Heading into Feast Portland 2018, Portland’s buzzy, sprawling food festival, Willamette Week published a tapestry of years past’s debauchery, from secret Portugal the Man concerts to the general gnawing on pig heads. Perhaps Feast 2018 was tamer than years prior, but Portland still got pretty dang rowdy.
— Thursday begins with the ‘80s vs. ‘90s event, which offered arguably the weekend’s most buck-wild treats, with some more successful than others. Yes, there were octopus corn dogs, Ecto coolers, and Frito pies eaten directly out of the bag, but no one will forget Mae chef Maya Lovelace’s beautiful pimento cheese and ham hot pocket, drizzled with some sundried tomato ranch. “When I was a kid, I didn’t eat junk food,” Lovelace explained. “So when my mom was out of town, my dad would get us hot pockets, and ham and cheese was my favorite.” Other notable bites: Salt & Straw’s stuffed waffle cone and Departure’s Choco Taco.
— At the Thursday night official after-party, a pumpin’ carnival hidden in the graffiti-covered parking garage by Stacked Sandwiches, local chefs jumped at the chance to dunk Oregonian critic Michael Russell in a dunk tank. He took it like a champ, falling twice before calling it quits and jumping out of there. There were also some super saccharine cocktails — per the theme — which made some of Portland’s restaurant folk roll over to Ok Omens for natural wine and beignets. The tiny wine bar was fully packed; you’d think it were a different animal altogether.
— Bright and early Friday, folks crawled out of bed and dragged their hangover-poisoned bodies to the Friday Grand Tasting, where they were greeted with more booze and sugar. Bon Appetit’s Adam Rapaport talked Filipino food with Eggslut’s Alvin Cailan, while trawling diners swirled glasses of wine and stuffed faces with cupcakes. The most compelling bite had to be the not-so-laced edibles from Woodblock Chocolate and bougie dispensary Serra: The chocolatier collaborated with big-name Portland chefs like Beast’s Naomi Pomeroy, Bullard’s Doug Adams, and Ava Gene’s Joshua McFadden for super cheffy weed chocolates, though the samples were 100 percent cannabis-free.
— Friday was all about the big-deal dinners and fun-sized events, from a taste of Michelin-starred San Fran restaurant Mister Jiu’s at Big Feast in Little China, to the tear-jerker Zero-Proof dinner. The surprise hit at Big Feast was likely the cheeseburger fried rice from Chicago’s Fat Rice, quickly followed by XLB’s shrimp-topped turnip cake. Still, local Chinese counterpart Danwei Canting drew massive lines frying chicken to order. My guess is they’re not big caterers.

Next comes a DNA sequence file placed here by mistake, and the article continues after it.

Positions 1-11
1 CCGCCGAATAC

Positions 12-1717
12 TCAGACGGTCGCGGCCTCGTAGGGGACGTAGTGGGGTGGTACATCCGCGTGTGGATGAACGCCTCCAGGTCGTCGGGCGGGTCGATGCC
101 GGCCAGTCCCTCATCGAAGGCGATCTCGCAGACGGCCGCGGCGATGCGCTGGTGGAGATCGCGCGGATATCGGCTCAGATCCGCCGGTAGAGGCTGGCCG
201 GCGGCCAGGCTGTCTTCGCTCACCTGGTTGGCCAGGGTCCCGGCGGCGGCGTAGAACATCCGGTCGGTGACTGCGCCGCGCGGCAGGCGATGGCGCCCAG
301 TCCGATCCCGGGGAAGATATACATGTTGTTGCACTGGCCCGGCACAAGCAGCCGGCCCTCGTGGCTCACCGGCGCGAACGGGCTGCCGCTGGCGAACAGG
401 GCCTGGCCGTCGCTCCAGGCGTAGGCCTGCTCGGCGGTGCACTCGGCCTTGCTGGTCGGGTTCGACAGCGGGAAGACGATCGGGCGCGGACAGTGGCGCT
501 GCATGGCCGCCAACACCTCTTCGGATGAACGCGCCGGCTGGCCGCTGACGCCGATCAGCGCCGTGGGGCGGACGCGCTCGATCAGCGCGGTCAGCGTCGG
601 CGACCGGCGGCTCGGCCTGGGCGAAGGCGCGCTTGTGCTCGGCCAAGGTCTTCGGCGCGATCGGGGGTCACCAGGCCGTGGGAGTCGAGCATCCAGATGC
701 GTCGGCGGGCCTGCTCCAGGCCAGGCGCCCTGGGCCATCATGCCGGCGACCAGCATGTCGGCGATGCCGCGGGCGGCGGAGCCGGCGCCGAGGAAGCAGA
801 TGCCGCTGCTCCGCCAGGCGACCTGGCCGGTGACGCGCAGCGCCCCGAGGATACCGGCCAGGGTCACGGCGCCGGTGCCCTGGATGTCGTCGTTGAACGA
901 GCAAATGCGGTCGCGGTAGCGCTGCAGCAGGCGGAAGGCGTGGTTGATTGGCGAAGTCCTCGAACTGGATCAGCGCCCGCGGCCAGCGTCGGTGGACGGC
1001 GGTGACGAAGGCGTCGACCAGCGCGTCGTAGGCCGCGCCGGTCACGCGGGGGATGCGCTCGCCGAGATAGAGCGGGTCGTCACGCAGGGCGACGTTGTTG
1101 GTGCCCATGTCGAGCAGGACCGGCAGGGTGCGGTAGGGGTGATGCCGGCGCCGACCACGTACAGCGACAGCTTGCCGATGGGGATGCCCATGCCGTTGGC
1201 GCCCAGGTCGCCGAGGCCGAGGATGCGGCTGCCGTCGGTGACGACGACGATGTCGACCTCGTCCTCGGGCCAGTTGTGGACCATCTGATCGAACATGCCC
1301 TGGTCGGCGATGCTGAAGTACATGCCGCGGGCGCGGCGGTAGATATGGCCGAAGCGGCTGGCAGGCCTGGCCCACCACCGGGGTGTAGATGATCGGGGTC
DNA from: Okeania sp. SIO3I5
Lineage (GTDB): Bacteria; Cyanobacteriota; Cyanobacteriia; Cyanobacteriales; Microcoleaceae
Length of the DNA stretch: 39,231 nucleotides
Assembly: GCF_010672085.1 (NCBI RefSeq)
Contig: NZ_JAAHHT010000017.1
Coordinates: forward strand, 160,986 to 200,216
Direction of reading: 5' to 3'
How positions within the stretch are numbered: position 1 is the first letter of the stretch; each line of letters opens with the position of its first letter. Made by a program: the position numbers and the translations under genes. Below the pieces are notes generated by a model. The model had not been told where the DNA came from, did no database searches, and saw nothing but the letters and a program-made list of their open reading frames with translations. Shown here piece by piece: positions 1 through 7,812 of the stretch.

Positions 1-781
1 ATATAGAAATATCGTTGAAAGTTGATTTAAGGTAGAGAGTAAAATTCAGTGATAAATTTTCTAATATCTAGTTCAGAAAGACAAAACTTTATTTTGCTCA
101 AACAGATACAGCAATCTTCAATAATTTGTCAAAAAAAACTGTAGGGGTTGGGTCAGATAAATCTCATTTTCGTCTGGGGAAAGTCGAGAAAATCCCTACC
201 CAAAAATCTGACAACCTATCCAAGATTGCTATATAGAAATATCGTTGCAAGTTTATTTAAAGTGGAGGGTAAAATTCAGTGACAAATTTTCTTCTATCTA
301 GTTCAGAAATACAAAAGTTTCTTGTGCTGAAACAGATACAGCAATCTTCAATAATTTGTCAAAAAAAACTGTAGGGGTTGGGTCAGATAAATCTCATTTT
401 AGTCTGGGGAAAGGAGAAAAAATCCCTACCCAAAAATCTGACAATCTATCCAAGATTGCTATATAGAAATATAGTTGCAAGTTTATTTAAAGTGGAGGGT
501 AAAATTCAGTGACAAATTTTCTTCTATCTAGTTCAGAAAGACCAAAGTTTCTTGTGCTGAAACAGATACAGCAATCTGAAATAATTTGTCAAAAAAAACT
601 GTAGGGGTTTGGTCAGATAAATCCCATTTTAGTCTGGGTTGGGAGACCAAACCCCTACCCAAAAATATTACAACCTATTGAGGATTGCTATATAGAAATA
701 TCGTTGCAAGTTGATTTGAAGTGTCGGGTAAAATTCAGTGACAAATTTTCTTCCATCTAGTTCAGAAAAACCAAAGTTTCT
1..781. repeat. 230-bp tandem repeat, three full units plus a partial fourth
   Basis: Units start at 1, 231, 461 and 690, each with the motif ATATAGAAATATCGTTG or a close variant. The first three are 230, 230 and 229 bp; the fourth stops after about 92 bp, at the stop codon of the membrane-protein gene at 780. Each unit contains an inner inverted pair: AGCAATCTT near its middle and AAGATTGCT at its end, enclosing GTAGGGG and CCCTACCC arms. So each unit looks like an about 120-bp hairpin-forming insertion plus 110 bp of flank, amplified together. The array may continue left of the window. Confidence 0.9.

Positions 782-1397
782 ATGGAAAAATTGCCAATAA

— Over at Night Market, which was Pacific-Rim-themed, the greatest success stories came from the islands or Hawaii-born chefs, which was to be expected. Gary Okazaki, aka professional eater Gary the Foodie, named his best bite as Ravi Kapur’s Liholiho Yacht Dog, with spam katsu, kimchi, and wasabi mayo. Big props also go to Andrew Le of the Pig and the Lady in Honolulu, who made Korean fried chicken with watermelon and roasted strawberries.
— Chris Cosentino’s meaty restaurant Jackrabbit played host to yet another after-party, with CBD-infused beers, bacon-wrapped hot dogs, and Cosentino himself launching boxer-briefs out of a cannon. He told Eater PDX earlier, “I wore them. I wore all of them.” He was definitely joking though… we hope.
— Aaron Franklin certainly knows how to draw a crowd. At his Franklin & Friends lunch, the line trailed through Wayfinder beer bar’s l-shaped space, across the wooden deck and its meat-and-three-style tables, and down the disability ramp past an ice cream sandwich cart. It was nowhere near the famous pitmaster’s wait at the original Franklin Barbecue in Austin, and guests were certainly rewarded for their patience: Maya Lovelace’s better-than-grandma’s greens and super creamy mac-and-cheese stood up well to Franklin’s no-joke brisket, and Matt Vicedomini of Matt’s BBQ held his own with an unforgettable chorizo-ish sausage. Good show, gang. Good show.
— Of course, you must follow up barbecue with more barbecue. Smoked this year seemed a little lower energy, but certified Portland Good Boy Doug Adams pumped up the crowd by handing out Flintstone-sized beef ribs to gnaw with glee. Shockingly, the best bite of the event was probably a vegetable. Nina Compton, the James Beard winner behind New Orleans’ Compère Lapin, made a jerk corn with chicken skin that packed a serious, wow-inducing punch. The underdog of the night was likely Urdaneta, a restaurant with a loyal following but not a ton of national buzz; still, its pickled and grilled beef tongue with romesco was pretty dang hard to beat.
— After-parties galore defined Saturday night, from even more barbecue from Aaron Franklin at Bunk Sandwiches, to a late-night instant ramen pop-up at Han Oak. The latter seems like it was the place to be, with Instagram posts filming chefs tossing noodles as late as 4 a.m. But of course, wine nerds jumped at the chance to hang with Bon Appetit darling Marissa Ross, who was spotted at Dana Frank’s Bar Norman chugging a bottle of wine, possibly standing on the bar. This practice is affectionally called the “Ross Test;” it’s her brand, y’all.
— Brunch Village often makes seasoned Feasters cringe, who dread the super-long lines and occasional 86; plus, let’s be real, the folks who were eating ramen until 3 a.m. probably slept through it. Still, Brunch Village this year had a star-studded cast, from Eggslut’s Alvin Cailan to Junebaby’s Edouardo Jordan. The latter’s biscuit sandwich with sweet coppa, egg, and pimento cheese, was likely the crowd favorite, garnering a rave Tweet from Portland Monthly critic Karen Brooks. “Biscuit sandwiches holding what tastes like egg custard, doused with house sauce. MERCY,” she writes. “Can you open a place in Portland? Just asking for a friend.”
Pechluck Laskey and Alexander Frane contributed to reporting.